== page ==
If it were not for the “Bono Bill,” Popeye, Mickey Mouse, Donald Duck, Dick Tracy, The Phantom, and Porky Pig would be public domain characters that anyone could use in a creative work. Next year, Superman turns seventy-five. If the “Bono Bill” had not passed, that would mean that next year, anybody who wanted to publish a comic book with Superman in it could do so. They couldn’t call him Superman on the cover because DC still owns the trademark, but they could put Superman, Clark Kent, and Lois Lane as much as they wanted to inside the comic. This is one reason that DC Comics has spent so much money maintaining every possible trademark that could be used for a comic book title, such as Krypton, Metropolis, Smallville, The Daily Planet, and The Man of Steel.
One of the quirks of the “Bono Bill” is a provision that allows the estates of deceased creators to file to terminate any assigned rights to their creations within a few years after their passing. This is why DC Comics is on the verge of losing half the copyrights to the original Superman stories to the estate of Jerry Siegel and why they will probably also lose the other half of those rights to the estate of Joe Shuster. The problem is that the law as written is vague and has created a huge mess of litigation in terms of derivative rights, trademark ownership, and how much money is owed to which parties for what rights. The Siegel case has been dragging on for years and may have actually inspired the recent changes to Superman’s costume (he’s lost the red trunks).
Similar cases which have the estate of Jack Kirby seeking his half of the rights to The Fantastic Four, The Avengers, the X-Men, The Hulk, and most of the foundation of Marvel Comics, have been less successful, possibly due to Marvel’s parent company, Disney, having an endless supply of ninja-like corporate lawyers to descend on the courtrooms like carpet beetles on a carcass.
Over the years, DC Comics has employed situational ethics when it comes to giving the creators of its many characters proper credit and renumeration. However, in the 1980’s, thanks largely to then-publisher Jenette Kahn, DC took a more progressive approach, awarding creators proper credit, royalties, and in some cases, more liberal reversion rights than DC had been used to giving out before. My point last week was that Alan Moore and Dave Gibbons pretty much had the best deal that DC gave any creators at the time and they have been paid quite well for their efforts over the last twenty-five years.
Other creators who did not have the marquee value of Alan Moore were not so lucky and there are many cases where it seems like DC Comics is deliberately sitting on properties that have had offers to be developed as movies or TV shows but to which DC is not willing to negotiate or give up the rights. There is some speculation that DC is doing this under a corporate directive from their parent company, Time Warner, to surpress potential movies or TV shows that would compete with other Time Warner properties like “True Blood,” “Supernatural,” or the Harry Potter franchise.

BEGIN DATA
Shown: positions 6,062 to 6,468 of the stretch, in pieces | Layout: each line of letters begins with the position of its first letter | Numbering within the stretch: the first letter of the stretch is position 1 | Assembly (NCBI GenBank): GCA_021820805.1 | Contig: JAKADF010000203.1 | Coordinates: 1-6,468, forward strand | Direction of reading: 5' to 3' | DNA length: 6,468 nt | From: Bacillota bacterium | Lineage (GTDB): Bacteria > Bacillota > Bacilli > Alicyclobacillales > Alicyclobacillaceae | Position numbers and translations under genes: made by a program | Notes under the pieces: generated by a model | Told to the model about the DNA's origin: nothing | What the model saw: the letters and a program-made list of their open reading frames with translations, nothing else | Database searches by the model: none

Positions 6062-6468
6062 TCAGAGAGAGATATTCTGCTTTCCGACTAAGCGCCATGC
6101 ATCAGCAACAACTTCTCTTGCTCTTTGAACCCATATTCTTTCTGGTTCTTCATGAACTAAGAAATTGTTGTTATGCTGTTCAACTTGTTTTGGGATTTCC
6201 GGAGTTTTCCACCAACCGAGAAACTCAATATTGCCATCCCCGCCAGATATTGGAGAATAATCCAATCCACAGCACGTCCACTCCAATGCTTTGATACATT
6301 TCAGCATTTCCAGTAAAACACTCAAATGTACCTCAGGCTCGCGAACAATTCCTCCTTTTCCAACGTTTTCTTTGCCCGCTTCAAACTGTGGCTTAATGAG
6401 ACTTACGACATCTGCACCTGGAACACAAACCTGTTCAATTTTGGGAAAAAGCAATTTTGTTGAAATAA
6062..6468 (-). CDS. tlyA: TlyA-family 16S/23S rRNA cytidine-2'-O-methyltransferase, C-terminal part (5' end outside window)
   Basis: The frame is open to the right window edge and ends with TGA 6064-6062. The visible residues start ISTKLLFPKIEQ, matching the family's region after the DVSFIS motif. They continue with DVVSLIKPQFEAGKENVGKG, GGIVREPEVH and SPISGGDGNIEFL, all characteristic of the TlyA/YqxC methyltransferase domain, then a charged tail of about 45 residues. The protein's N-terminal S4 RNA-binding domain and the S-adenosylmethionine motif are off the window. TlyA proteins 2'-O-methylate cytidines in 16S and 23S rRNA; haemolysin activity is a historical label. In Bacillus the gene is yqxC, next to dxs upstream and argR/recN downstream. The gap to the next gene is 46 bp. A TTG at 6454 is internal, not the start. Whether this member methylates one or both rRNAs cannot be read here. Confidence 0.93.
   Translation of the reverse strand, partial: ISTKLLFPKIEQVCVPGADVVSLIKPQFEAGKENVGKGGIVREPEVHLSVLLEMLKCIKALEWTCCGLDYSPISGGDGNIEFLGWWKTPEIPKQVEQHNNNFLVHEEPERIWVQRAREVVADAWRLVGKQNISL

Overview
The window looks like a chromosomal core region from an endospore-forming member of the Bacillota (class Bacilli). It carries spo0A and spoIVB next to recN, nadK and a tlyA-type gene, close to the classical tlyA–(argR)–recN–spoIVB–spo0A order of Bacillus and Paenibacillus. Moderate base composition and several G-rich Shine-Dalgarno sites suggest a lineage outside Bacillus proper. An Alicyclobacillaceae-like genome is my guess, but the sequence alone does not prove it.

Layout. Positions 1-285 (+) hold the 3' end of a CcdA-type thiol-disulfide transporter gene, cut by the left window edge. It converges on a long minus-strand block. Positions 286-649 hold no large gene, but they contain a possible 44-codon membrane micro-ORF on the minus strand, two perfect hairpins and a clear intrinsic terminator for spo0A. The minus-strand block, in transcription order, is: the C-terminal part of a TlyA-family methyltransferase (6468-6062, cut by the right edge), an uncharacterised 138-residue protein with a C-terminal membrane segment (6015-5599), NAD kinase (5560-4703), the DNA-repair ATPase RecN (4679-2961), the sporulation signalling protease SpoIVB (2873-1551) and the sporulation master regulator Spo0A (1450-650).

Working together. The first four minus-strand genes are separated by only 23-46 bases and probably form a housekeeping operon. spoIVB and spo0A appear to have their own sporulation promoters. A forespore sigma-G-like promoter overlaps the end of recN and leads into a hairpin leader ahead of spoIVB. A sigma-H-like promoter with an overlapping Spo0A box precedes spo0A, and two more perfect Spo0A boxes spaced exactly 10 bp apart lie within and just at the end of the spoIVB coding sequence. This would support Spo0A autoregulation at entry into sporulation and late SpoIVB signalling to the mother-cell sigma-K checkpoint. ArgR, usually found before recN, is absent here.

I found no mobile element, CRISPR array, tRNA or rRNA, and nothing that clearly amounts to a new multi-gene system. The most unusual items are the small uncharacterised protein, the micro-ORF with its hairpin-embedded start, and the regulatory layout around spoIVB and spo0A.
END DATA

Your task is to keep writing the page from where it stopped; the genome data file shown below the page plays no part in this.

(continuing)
While Moore is upset that the rights to the Watchmen have not reverted back to him because DC Comics has kept the book in print, there are other creators who have watched six-figure movie options go down the drain because DC Comics still has their books in a warehouse somewhere, technically still in print, and is sending them a royalty check for six dollars or so each year.
So basically, copyright law was a morass of red tape to begin with. Its been made worse with the recent changes and it may all be made moot with new technology. Creators facing the digital age may find that it’s simply impossible to earn a living wage creating comic books (or regular books,or music, or short films) in an age where they can be digitally transmitted and downloaded in a matter of seconds. Current business models with publishers, studios, and record labels are quickly becoming irrelevant. Somebody can write a catchy song, create a clever video, upload it to YouTube and if it goes viral and gets a few million hits, they’ll probably wind up getting a bigger check than if they’d recorded a hit single for a major label. As digital comics become more accepted, we could see creators bypass Marvel and DC and go directly to the public via the Internet. The future, as always, is uncertain.
The Greatest Thing In The World
Friday night, there’s entertainment all over town. Bare Bones bring their acapella music to Taylor Books at 7:30 PM, with no cover. Also cover-free at 9 PM, The Bark-O-Loungers perform at Bruno’s on Leon Sullivan Way. The Hybrid Soul Project kicks off at 11 PM at The Empty Glass with a $7 cover, $5 before 11 PM. Also, you still have a chance to see Mandy Harper as Emily Dickinson in “The Belle of Amherst” at 8 PM at the WVSU Capitol Center Theater. At the Kanawha Players Theater at 8 PM, it’s opening night for “Lend Me A Tenor.” From 9 PM to 11PM you can head to Little India for The Snake And The Pot, original music and bellydancing, plus access to tasty Indian food.
Saturday from 7 to 9 PM at the Bluegrass Kitchen, with no cover, you can see Mirium Bria. Rick Perdue will be performing 7:30 to 11:30 with no cover at the Bridge Road Bistro. At 7:30, Taylor Books presents Mike Bennett. At 11 PM, c2j2, Ghost Fleet, and Freaktent will be at The Empty Glass with a $7 cover ($5 before 11 PM.)
That’s it for this week. Your PopCulteer is still hard at work on Radio Free Charleston 150. Our tribute to LiveMix Studio should be online by the end of the month. Also remember to check PopCult for Sunday Evening Videos and Monday Morning Art and maybe, in the next few days, we’ll have a little bonus coverage of the International Toy Fair in New York City.